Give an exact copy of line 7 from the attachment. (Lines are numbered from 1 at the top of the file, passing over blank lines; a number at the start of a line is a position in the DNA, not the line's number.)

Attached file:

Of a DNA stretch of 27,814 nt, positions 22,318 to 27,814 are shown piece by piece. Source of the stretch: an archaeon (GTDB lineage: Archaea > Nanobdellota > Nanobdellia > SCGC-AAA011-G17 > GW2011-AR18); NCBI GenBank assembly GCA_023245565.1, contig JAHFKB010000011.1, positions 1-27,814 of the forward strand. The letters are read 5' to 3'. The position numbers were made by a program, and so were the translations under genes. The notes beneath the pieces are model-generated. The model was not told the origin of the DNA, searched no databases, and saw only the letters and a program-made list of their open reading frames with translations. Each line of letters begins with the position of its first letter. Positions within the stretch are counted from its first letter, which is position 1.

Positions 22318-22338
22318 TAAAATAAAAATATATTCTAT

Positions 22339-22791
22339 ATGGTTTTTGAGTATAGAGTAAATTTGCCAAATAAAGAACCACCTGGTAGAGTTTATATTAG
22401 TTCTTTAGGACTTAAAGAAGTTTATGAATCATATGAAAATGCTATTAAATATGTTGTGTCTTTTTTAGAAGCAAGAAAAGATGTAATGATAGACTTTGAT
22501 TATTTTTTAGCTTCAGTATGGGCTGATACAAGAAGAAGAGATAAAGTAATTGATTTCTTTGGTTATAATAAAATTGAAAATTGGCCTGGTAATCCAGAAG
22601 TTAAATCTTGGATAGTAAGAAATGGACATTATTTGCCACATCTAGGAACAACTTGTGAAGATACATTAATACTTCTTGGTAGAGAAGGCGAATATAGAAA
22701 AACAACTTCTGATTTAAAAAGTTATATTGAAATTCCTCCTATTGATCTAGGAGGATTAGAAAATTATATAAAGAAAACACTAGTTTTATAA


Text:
22501 TATTTTTTAGCTTCAGTATGGGCTGATACAAGAAGAAGAGATAAAGTAATTGATTTCTTTGGTTATAATAAAATTGAAAATTGGCCTGGTAATCCAGAAG